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Skirting The Issue In Missippi

This just in, there are fears that banning smoking in Eastern Missippi State Hospital will contribute to the black-market in cigarettes in that hospital. I seriously doubt that Missippi is the only state with a black-market for cigarettes in state psychiatric hospitals that no longer publicly permit smoking. I have seen Virginia, to mention one state, go through the process of banning cigarettes, and I’ve heard of a black-market for cigarettes in a hospital in that state.

Cigarette smoking is actually serving as the scapegoat for a very serious and more real health problem mental health consumers are facing these days. People in the mental health system are dying on average 25 years earlier than the rest of the population according to a National Association of State Mental Health Program Directors study. This phenomenon is attributed, to use of the atypical antipsychotic drugs developed to have fewer side effects than the original antipsychotic drugs. Another term for these antipsychotic drugs is neuroleptic which comes from the Greek, to “seize control of” the “nervous system”, and that word origin indicates, in health terms, the root of the problem.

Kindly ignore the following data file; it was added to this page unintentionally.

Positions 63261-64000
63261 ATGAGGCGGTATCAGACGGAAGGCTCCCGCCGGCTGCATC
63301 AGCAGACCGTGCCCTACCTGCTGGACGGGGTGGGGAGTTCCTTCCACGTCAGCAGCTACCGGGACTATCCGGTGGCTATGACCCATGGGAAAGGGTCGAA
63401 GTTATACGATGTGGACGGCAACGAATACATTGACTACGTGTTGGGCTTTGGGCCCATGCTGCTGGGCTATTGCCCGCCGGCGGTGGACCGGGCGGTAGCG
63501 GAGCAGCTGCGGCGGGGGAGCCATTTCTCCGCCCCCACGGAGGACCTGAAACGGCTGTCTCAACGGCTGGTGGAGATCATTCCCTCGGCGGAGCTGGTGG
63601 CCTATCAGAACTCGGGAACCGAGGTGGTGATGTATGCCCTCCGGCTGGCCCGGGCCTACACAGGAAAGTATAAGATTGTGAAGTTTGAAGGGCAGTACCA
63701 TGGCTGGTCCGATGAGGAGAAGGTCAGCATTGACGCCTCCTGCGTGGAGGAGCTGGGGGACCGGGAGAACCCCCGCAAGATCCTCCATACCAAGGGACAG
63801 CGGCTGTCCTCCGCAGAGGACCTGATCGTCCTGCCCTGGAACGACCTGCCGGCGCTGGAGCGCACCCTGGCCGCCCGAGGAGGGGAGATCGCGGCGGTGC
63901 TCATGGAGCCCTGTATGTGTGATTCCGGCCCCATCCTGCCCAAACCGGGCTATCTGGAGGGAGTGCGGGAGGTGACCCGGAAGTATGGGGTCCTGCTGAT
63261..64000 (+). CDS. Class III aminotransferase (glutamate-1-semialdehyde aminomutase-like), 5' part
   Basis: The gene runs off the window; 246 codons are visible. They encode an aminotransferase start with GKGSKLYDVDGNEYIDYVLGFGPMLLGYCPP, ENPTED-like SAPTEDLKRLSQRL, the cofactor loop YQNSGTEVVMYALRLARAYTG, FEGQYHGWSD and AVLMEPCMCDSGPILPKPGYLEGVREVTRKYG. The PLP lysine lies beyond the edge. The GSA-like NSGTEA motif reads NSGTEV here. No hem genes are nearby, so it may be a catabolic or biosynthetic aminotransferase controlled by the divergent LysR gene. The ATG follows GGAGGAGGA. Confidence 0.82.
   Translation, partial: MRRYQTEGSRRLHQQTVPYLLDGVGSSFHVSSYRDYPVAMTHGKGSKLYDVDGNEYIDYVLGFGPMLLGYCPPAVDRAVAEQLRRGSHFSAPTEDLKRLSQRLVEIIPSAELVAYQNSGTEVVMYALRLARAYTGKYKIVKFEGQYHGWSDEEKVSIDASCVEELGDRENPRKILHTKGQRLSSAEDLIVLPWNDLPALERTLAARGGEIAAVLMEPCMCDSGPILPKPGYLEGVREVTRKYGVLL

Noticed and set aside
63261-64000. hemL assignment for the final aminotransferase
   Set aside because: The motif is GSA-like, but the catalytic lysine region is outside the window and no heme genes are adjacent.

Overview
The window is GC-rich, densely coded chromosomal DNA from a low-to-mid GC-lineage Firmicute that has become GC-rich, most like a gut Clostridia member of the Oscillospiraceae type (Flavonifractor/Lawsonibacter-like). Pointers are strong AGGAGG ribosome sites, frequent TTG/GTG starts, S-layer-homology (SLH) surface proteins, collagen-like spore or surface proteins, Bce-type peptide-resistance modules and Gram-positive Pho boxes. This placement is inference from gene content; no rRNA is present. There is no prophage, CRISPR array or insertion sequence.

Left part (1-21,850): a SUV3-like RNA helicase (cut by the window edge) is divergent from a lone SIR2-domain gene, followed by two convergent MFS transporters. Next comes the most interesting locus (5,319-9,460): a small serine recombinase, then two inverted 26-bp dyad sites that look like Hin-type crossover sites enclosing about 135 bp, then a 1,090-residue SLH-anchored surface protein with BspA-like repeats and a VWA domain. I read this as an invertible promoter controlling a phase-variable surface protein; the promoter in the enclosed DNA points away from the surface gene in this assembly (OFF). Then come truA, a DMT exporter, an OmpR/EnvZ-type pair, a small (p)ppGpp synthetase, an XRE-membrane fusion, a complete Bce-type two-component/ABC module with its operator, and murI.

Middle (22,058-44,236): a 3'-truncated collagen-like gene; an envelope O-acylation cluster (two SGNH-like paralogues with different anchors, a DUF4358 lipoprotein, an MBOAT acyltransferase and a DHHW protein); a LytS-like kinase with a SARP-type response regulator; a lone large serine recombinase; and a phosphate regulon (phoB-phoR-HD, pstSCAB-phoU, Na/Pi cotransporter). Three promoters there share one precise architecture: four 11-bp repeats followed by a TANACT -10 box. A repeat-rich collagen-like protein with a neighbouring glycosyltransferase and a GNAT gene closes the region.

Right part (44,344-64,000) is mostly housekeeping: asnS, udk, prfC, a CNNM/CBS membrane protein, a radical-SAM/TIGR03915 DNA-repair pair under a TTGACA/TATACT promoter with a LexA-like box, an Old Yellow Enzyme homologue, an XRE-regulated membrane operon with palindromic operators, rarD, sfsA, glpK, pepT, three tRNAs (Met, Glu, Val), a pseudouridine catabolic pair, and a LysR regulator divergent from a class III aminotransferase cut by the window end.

These atypical antipsychotic drugs have been shown to contribute to a whole range of health problems from heart disease to obesity and diabetes. All of these health problems can cut short a person’s life span. Research has shown that the lives of people on many psychiatric drugs are shortened by every psychiatric drug they are taking. Not only can these drugs be harmful, but their long term use has been shown to be detrimental to treatment efforts rather than beneficial.

A more direct way of saving lives would be to ban the use of these antipsychotic drugs on the hospital units where they are used, but psychiatrists are unlikely to take this course of action any time soon. Involuntary patients have no choice and are routinely forced to take these drugs regardless of the health consequences of doing so while voluntary patients who try to assert themselves can end up facing a hearing, and ultimately on involuntary status. This is unfortunate, but until state hospitals are more open to other and healthy options, it will continue to be the case.

E. Fuller Torrey makes the claim that when it came to quitting smoking he would prefer to individualize treatment plans to fit the patient. I am very skeptical of E. Fuller Torrey’s statement in the sense that although he might individualize treatment plans when it came to quitting smoking, I am sure he wouldn’t allow this individualization when it came to the use of antipsychotic drugs. Until psychiatrists attend to the results of studies that don’t necessarily agree with the textbooks they used in school, they won’t take the steps necessary to save lives.